The video assistant referee (VAR) has proven highly controversial since its introduction in FIFA's Laws of the Game in 2018, after years of calls for video to be used. Has it helped make football fairer or is it destroying the spectacle of the beautiful game?
Yes. VAR is a net positive to the game
VAR makes the game better and thus should continue to be used
VAR makes the game fairer
VAR prevents teams from being denied victories by poor refereeing decisions or outright cheating. Ultimately, the officals' role is to be as impartial and fair as possible and so officials having the greatest amount of information is always good for the game.
Cheating should not be tolerated in football and reckless behaviour that can lead to injury should be limited as much as possible. When players know that they are always being watched, they should be less inclined to cheat or play danegously.
VAR means that defenders will have to be more careful in their own penalty area. This should lead to more chances for attacking football to flourish, as attackers will be willing to try and take on defenders in the box rather than playing it safe.
Players swarming the referee after a bad decision can completely disrupt a match, and often complaints overshadow the events on the pitch entirely. If the referee could see everything clearly on video there should be less tedious controversy.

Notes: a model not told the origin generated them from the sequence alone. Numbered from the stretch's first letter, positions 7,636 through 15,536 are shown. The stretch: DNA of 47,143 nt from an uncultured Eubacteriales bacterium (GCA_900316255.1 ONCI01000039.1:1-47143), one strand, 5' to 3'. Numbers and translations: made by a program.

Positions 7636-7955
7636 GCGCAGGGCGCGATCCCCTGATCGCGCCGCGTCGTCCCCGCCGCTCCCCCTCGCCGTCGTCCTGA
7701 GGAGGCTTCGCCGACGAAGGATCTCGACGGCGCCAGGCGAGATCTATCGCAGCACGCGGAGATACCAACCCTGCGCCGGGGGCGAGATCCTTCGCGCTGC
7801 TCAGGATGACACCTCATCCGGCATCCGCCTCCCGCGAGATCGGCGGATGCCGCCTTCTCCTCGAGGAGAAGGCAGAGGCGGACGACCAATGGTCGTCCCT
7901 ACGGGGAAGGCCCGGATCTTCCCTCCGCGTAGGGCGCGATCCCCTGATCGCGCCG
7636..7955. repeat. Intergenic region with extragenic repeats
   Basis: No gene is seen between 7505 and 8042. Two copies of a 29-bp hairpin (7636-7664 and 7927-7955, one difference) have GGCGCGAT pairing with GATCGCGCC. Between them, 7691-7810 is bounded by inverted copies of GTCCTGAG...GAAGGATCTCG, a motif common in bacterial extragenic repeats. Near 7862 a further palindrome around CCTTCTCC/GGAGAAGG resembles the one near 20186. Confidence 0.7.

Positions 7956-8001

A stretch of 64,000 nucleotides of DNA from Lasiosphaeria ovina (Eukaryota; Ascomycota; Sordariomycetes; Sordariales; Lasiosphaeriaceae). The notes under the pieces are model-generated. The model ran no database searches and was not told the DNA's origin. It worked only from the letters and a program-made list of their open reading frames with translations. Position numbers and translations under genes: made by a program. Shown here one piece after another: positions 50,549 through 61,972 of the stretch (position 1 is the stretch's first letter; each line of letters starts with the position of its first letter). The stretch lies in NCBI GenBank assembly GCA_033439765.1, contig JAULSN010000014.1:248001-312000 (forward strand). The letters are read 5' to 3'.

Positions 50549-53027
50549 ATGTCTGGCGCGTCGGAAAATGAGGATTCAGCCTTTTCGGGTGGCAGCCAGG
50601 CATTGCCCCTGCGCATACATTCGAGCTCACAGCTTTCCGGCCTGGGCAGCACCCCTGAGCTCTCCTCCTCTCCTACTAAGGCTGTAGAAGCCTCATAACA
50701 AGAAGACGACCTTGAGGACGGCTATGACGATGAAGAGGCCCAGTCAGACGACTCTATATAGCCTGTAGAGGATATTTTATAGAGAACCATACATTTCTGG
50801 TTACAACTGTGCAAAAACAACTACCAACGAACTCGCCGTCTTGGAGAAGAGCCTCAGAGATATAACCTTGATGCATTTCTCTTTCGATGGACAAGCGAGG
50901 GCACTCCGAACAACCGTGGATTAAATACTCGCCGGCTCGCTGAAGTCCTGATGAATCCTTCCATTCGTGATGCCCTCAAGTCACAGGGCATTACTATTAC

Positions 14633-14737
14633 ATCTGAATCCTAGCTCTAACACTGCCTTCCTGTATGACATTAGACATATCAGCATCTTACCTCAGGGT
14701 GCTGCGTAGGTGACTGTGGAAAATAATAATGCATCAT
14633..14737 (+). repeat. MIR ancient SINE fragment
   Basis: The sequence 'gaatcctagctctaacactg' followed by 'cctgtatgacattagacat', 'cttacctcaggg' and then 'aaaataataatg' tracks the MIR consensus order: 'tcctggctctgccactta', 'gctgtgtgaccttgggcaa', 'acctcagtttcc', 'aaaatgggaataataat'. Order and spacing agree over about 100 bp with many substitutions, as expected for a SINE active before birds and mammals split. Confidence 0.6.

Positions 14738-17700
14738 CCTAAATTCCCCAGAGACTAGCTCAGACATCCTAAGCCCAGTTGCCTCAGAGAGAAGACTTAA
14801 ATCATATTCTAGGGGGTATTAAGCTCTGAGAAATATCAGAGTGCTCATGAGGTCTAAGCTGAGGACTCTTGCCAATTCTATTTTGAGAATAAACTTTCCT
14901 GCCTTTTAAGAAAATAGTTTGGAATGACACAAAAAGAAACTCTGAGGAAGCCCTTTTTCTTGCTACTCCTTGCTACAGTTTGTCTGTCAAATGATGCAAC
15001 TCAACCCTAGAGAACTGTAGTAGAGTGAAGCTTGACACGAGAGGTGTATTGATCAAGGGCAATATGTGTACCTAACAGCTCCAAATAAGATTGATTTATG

The rules of football were mostly created more than 100 years ago. They reflect a vastly different time long before television cameras and with less skilled referees. As a result, some of these rules don't function as intended when we can suddenly see the tiniest details of what happened.
Play can go on for several minutes in football without any sport of clear break and it's not uncommon for a chance at one end to be followed immediately by a counter-attack at another. Stopping play to look at replays would interrupt these crucial parts of football.
A game of football will be filled with risky challenges and potential handballs, never mind action off the ball. Looking at every moment simply isn't possible and looking only at "important" moments isn't fair.
VAR in its current form is a failure, but it could be adapted in a way that makes it work.
VAR could be fixed if it allowed for the 'benefit of the doubt'
Many of the most controversial VAR decisions have involved the VAR overruling the decision on the pitch based on tiny margins. The rules should specify a higher standard of clarity for VAR to overrule.